Construction site at 327 East 22nd Street (Photo by Sabina Mollot)
By Sabina Mollot
A building in Gramercy that at one time was the 21st Precinct has been torn down and will be replaced with a residential building. The four-story property, 327 East 22nd Street between First and Second Avenues, had already been gutted for a couple of years and covered with a scaffolding but was finally demolished last month.
In 2014, developer Sam Suzuki of Suzuki Capital had bought the building for $11.5 million, planning to turn the building into luxury condos. However, according to Acris property records, he sold it to Atalaya, an alternative investment advisor in May 2017, who then sold it in September 2017 to Bin Yu Wang for $12 million. A deed transfer filed in November 2017 now shows a Suzuki-connected “Gramercy 1860 LLC” to be the new owner. Suzuki, meanwhile, has taken out three mortgages totaling $11.3 million from lender Calmwater Capital, the records show.
Council Member Dan Garodnick and Mayor Bill de Blasio at a town hall on Tuesday (Photos by Maria Rocha-Buschel)
By Maria Rocha-Buschel
On Tuesday, the mayor was grilled about the proposed sanitation garage for East 25th Street by neighbors who attended a town hall.
The hotly-contested issue was the topic of discussion at numerous Community Board 6 meetings when it was first announced in 2012 but the plan has stalled in the last two years, and Mayor de Blasio said at the town hall, which was also hosted by Council Member Dan Garodnick, that the issue will be reviewed again once the next term for City Council begins.
“The fundamental problem is that the facilities are concentrated in Lower Manhattan so we need some kind of facility to serve this area and so far this seems like the most viable site,” he said. “But there should be a real conversation about what the community needs.”
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Manhattan Borough President Gale Brewer and Council Member Robert Cornegy, pictured last year while introducing a bill that a rep for Cornegy recently insisted isn’t dead (Photos by Sabina Mollot)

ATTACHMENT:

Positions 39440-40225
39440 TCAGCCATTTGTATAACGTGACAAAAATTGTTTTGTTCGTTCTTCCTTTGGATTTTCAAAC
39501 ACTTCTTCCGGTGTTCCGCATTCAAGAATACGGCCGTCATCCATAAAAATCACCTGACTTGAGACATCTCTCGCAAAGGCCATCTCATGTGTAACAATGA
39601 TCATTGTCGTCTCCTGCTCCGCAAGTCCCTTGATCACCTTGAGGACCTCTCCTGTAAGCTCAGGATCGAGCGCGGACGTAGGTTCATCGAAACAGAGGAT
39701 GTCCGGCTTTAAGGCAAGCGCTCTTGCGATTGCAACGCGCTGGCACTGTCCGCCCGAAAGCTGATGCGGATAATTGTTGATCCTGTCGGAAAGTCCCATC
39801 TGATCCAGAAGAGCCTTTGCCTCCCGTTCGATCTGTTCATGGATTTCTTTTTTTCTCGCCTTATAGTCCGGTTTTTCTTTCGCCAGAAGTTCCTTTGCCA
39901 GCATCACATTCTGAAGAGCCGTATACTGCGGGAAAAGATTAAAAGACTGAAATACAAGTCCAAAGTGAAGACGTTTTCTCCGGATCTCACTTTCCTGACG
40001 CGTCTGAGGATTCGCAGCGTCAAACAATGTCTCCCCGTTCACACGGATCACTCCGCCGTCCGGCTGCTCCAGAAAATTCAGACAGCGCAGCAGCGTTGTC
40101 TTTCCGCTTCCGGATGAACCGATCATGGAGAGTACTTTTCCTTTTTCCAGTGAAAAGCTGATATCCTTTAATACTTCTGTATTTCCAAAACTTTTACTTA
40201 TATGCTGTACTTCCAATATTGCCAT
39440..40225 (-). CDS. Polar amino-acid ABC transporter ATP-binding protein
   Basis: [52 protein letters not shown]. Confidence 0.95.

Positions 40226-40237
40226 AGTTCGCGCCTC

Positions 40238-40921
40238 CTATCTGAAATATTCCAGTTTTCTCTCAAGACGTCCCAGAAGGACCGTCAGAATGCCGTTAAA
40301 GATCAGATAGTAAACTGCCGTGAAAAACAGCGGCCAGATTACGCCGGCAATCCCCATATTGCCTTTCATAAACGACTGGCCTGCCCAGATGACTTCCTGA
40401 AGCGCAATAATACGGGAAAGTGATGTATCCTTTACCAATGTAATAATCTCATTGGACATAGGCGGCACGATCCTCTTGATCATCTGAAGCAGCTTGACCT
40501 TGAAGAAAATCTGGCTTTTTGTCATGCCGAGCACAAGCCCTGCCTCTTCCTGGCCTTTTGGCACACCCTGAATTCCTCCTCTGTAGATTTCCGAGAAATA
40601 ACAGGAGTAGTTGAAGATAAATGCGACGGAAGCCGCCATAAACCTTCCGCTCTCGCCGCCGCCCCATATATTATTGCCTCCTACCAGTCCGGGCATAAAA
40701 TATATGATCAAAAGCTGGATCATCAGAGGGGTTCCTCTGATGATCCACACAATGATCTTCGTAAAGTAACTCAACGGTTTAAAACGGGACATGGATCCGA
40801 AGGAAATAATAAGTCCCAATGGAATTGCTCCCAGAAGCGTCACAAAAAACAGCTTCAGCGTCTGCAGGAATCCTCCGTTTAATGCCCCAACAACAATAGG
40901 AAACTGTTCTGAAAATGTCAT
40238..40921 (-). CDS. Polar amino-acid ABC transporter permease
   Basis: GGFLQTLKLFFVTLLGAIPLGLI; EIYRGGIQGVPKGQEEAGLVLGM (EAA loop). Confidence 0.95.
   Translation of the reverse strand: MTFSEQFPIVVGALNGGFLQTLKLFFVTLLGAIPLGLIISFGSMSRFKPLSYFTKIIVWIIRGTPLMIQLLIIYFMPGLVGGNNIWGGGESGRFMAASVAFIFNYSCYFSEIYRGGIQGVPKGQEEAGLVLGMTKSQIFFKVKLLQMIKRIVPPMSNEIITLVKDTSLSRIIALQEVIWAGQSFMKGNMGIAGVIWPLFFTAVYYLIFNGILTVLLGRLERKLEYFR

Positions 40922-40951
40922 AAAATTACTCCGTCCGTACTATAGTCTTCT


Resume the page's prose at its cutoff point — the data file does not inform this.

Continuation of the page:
By Sabina Mollot
Recently, a couple of City Council members proposed ideas on ways to combat “high rent blight” and promote retail diversity, or at least, keep the city from completely getting overtaken by chains.
This was at a hearing where the council members’ ideas, such as putting legislative restrictions on chain stores and imposing penalties on landlords who warehouse storefronts, were shot down by city planners.
According to the planners, as Town & Village previously reported, many stores that appear to be chains are actually individually owned franchises and as for lengthy retail vacancies, sometimes, the planners argued, they are not necessarily intentional on the part of property owners.
Meanwhile, a few legislators, including Council Member Robert Cornegy, the small business committee chair who’d chaired the aforementioned hearing on September 30, have come up with some legislative ideas to deal with the problem already.
By Sabina Mollot
Blackstone’s $5.3 billion purchase of Stuy Town also bought the firm a jumbo 700,000 square feet of air rights that could wind up being “just the tip of the iceberg” in Mayor Bill de Blasio’s plan to preserve and build affordable housing in the city, according to one expert.
News of the air rights in Stuy Town — and new owner Blackstone’s claim over them, along with the 110-building property, was reported in the Wall Street Journal last week.
While the value of the air or development rights wasn’t clear since it depends where they’d end up, commercial real estate attorney Michael Greenberg, also founder and CEO of the Level Group brokerage firm, predicted many more similar arrangements in the future as the city looks for creative ways to get those elusive units of affordable housing.
In Stuyvesant Town, this meant preservation, and if air rights are transferred elsewhere, possibly new affordable housing.
Blackstone and its partner in the Stuy Town deal, Ivanhoe Cambridge, have gotten the city’s support to transfer the Stuy Town air rights since the owner has made a commitment not to build on the property’s open spaces or its existing structures.
“What’s unusual is that it’s rare for the city to allow it — there have been requests for them to allow the transfer to sites that are not contiguous or to other neighborhoods even,” said Greenberg.